New Release: Coalitions in the Climate Change Negotiations
This edited volume provides both a broad overview of cooperation patterns in the UNFCCC climate change negotiations and an in-depth analysis of specific coalitions and their relations
This book is an important contribution to scholars, students, diplomats, and journalists who seek to understand coalitions in climate change negotiations. The book is first of its kind to analyse and compare the many coalitions in climate change negotiations.
Coalitions—political groups of like-minded countries that work together—are a fundamental characteristic of multilateral negotiations such as those under the United Nations Framework Convention on Climate Change (UNFCCC). However, coalitions, their development and dynamics, have escaped most of the research on climate negotiations, which this book seeks to remedy.
While coalitions have thus been a central element of climate negotiations since their inception, the landscape of climate coalitions has changed dramatically over time, with a plethora of partly overlapping coalitions emerging, notably within the group of developing countries.
Why do we see such a fragmentation of the negotiations? To what extent is this the result of functional integration and spill-over from the many issues on the climate agenda? Which coalitions have been created, by whom, when, and why? How do coalitions differ from each other, and how can we characterise coalitions as a specific form of cooperation? What consequences does the fragmentation into ever more coalitions have for the negotiation process and its outcome?
Despite their importance, the changing coalition dynamics in the climate negotiations have not yet been addressed comprehensively in the negotiation or climate literatures. We still lack a broad overview of the coalitions that have emerged over time, including those that are dormant or even disappeared, as well as an understanding of the causes and effects of their emergence and development.
This book emerged after the co-editors put together a conference panel on “Coalitions, cooperation and conflict in the climate change negotiations” for the 2018 Earth System Governance conference in Utrecht.
Affiliated Teaching Lecturer at the Faculty of History and Social Sciences at the University of the Faroes Islands, Lau Øfjord Blaxekjær, then suggested to turn the papers into an edited volume. Lau contributed to the book as a co-editor as well as co-authoring the book's introduction and two chapters. Lau also authored one chapter.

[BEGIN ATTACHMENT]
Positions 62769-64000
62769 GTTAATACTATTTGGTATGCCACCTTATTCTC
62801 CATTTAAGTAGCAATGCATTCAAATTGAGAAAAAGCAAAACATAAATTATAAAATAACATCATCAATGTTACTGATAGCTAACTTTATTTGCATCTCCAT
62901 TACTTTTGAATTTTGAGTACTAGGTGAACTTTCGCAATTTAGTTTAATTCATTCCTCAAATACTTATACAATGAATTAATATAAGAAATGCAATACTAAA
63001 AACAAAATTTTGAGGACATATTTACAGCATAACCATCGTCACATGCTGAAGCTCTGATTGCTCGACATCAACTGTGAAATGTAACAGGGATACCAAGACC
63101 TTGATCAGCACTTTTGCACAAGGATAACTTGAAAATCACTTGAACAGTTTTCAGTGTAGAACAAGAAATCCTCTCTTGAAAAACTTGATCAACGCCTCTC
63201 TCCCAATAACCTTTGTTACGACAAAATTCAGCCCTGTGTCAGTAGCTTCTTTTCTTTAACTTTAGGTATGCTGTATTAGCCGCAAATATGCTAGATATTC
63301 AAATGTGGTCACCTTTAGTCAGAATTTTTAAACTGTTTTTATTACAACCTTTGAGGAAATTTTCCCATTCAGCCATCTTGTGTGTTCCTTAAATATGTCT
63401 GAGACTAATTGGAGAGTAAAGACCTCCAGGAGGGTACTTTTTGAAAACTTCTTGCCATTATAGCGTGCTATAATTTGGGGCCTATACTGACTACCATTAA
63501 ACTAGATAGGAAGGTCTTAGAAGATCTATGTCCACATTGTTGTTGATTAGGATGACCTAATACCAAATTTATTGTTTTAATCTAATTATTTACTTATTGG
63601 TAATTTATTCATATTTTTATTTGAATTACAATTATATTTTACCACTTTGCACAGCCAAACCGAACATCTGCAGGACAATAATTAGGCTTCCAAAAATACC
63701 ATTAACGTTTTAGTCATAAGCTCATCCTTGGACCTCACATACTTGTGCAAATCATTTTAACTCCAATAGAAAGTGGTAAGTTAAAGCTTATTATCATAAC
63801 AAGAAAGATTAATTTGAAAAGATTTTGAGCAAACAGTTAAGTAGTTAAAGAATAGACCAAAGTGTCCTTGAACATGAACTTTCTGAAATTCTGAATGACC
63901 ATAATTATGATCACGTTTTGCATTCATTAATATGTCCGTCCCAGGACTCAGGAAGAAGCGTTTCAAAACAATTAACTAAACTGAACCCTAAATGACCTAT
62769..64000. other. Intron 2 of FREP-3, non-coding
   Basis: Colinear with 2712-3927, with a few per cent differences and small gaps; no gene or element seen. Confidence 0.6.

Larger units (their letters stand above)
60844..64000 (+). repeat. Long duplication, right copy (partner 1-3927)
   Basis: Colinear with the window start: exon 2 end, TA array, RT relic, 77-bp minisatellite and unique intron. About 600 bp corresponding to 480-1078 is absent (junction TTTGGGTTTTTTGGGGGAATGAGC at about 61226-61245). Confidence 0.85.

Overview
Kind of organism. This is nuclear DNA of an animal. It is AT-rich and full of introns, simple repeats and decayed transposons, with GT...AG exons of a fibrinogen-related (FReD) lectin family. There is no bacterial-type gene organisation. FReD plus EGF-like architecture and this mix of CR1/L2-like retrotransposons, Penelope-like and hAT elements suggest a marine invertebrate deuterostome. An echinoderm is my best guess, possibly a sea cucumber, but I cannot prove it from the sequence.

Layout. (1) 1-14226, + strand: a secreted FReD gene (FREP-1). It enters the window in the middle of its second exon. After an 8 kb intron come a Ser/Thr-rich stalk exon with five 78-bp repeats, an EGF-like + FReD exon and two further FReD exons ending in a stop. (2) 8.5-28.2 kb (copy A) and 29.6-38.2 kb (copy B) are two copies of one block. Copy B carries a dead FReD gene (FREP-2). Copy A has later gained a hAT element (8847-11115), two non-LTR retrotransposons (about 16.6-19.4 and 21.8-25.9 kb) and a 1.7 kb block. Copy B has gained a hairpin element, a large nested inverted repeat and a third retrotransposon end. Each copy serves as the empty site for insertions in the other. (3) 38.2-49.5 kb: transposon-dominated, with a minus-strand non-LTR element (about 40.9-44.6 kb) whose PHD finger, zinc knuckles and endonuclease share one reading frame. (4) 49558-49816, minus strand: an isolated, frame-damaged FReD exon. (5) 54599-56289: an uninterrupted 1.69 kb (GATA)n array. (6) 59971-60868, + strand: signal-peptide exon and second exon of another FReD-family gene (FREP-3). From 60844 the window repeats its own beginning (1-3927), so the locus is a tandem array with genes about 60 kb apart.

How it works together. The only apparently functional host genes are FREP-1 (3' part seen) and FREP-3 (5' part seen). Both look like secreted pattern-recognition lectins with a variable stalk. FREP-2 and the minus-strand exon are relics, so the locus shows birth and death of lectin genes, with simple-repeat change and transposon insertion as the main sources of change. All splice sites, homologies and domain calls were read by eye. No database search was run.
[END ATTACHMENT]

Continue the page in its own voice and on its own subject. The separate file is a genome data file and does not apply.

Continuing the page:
This book is essential reading for researchers, students, diplomats, and journalists working on climate change negotiations.
This edited volume provides both a broad overview of cooperation patterns in the climate change negotiations and an in-depth analysis of specific coalitions and their relations. While the fragmentation of the climate change negotiations, and particularly of developing countries within these negotiations, has often been noted, it has not yet been studied in depth and comprehensively. Since coalitions are a fundamental feature of multilateral (climate) diplomacy, understanding coalition formation, maintenance, development and and practices helps us understand overall negotiation dynamics and outcomes. The edited volume therefore seeks to unpack the growing number of coalitions in the climate change negotiations.
The first part provides a general overview of climate coalitions and patterns of cooperation and conflict within UNFCCC negotiations, and thus lays out the overall framework. The second part then focuses on individual coalitions and negotiation groups that have emerged in the recent rounds of negotiations after 2005. The chapters explore their origins, strategies, internal dynamics and effects on the overall negotiations. The conclusion reflects and brings together the findings from the individual chapters.
Read more here.
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